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Starkman

Nutrition killed in slow cooking?

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Hello all,

I suppose that this question has been asked several times, and I did search "+nutrition +slow +destroy*" (no quotes), but I couldn't find anything.

The question: when meat, particularly a tough cut, has been cooked for so long that it falls off the bone, does it loose nutrition? If so, how much?

Thanks,

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Funny, I was wondering the same thing today as I had made some chicken stock and cooked a couple stewing hens all night. I set the meat aside for the dogs and was wondering if was still considered a protein. I'm guessing it does.

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The question: when meat, particularly a tough cut, has been cooked for so long that it falls off the bone, does it loose nutrition? If so, how much?

That's a great question.

I don't know the answer, but here's what I think:

Food that's eaten raw for nutritional reasons has pretty much lost its advantage by the time it hits the small intestine for absorption. Meat that's slow-cooked all day has surely lost nutrients but what remains falling off the bone is still delicious protein. Meat cooked sous vide has at least retained the volatile components within the bag.

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I think a lot depends on what is done with the cooking byproducts. If they are tossed, a lot of nutrition may be lost, however, if they are retained as with a stew or through a sauce, most if not all of the nutrients should still be present. An exception may be volatile components lost to the air, however, most of those are probably flavor rather than nutritive components. One advantage of the slow cooking process nutritionally is that by breaking things down, it is like pre-digesting food, making many nutrients more available and more easily absorbed in the digestive tract. If they can't be or aren't absorbed, the presence of all the nutrients in the book in a piece of food are meaningless.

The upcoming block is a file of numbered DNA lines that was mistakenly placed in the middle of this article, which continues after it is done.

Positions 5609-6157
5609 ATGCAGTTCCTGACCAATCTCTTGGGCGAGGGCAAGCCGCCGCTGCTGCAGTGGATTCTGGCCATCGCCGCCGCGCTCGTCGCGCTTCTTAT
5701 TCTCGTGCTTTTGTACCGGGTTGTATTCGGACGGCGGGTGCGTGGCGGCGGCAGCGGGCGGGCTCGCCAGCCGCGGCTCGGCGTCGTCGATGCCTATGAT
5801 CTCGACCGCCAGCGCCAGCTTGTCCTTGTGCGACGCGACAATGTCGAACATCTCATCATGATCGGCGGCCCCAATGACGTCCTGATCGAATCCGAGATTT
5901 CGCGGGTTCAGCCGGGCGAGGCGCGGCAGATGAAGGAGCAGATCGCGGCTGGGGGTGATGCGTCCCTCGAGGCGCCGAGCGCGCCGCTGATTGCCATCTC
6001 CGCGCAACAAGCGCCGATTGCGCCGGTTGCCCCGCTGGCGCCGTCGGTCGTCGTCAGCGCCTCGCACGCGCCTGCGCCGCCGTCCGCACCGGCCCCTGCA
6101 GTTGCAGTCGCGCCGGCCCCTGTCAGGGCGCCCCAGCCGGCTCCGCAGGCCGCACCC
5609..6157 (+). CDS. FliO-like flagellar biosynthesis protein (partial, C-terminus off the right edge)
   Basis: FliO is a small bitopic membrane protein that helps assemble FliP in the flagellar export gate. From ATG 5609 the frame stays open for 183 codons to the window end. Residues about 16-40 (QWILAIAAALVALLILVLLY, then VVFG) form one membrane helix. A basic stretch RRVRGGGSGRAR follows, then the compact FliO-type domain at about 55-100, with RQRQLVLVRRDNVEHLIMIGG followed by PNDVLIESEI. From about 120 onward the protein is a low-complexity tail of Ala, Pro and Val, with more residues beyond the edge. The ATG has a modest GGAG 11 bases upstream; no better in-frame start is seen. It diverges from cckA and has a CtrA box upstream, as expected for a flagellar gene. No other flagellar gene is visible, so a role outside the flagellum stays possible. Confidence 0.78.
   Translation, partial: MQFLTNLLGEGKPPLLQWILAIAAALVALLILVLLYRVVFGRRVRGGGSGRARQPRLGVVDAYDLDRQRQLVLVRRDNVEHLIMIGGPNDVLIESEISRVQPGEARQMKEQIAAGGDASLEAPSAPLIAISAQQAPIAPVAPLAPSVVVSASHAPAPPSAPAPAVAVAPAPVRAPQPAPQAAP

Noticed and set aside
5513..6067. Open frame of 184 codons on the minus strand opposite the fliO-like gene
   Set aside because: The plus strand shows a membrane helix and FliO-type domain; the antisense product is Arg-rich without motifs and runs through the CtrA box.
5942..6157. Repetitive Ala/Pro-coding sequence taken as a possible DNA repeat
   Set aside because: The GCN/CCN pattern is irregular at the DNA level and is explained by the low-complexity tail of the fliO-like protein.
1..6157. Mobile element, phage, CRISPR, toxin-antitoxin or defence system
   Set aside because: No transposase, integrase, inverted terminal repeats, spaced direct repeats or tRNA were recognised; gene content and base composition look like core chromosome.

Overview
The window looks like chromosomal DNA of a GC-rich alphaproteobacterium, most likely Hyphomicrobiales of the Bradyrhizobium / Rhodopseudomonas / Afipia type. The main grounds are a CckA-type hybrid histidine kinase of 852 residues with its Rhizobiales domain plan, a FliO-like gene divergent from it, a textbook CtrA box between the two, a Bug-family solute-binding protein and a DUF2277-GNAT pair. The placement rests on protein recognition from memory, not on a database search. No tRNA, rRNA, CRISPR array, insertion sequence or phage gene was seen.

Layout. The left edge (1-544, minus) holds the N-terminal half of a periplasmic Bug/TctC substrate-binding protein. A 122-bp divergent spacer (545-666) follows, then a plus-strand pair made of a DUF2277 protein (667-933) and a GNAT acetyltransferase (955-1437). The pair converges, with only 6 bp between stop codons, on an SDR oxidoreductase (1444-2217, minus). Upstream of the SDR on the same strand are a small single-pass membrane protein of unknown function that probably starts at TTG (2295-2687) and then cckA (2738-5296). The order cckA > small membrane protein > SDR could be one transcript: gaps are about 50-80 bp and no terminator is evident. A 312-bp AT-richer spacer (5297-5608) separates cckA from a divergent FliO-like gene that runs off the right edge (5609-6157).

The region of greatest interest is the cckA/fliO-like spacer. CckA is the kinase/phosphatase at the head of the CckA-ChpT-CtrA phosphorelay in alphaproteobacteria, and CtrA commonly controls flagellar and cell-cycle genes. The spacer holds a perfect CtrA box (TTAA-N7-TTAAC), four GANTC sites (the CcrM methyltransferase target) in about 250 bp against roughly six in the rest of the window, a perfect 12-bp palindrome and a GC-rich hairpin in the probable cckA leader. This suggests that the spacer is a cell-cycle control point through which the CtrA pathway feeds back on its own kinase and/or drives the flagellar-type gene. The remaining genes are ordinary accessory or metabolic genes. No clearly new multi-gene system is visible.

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Good points, doc.

I'd add that losing some of the nutrition in a food is not the biggest crime in the world. And side dishes, which presumably wouldn't be slow-cooked too would compensate.

Most of us are overnourished anyway.


Edited by gfweb (log)

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. . . . Most of us are overnourished anyway.

Sad but true, and even sadder still considering it's not true for many people around the world.

Slow cooking is what separates us from the animals. Think about it, one end of the spectrum involves sinking your incisors into a living creature, ripping off a chunk, chewing and swallowing. The other is a slowly bubbling cauldron with spices, enzymes, acidity and heat -- like an external stomach.

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(...) -- like an external stomach.

I like that. In an eerie sort of way. :blink:

*off to pull two beautifull, slow braised lamb shanks from the oven*

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I dont think so that you are right! If we cook meat on high heat then more chances of burning it as it stick to the pan and meat will not be completely tenderized and if you eat hard meat, it will damage your digestive system. Cook on slow heat for definite time so that it become soft and eat easily.

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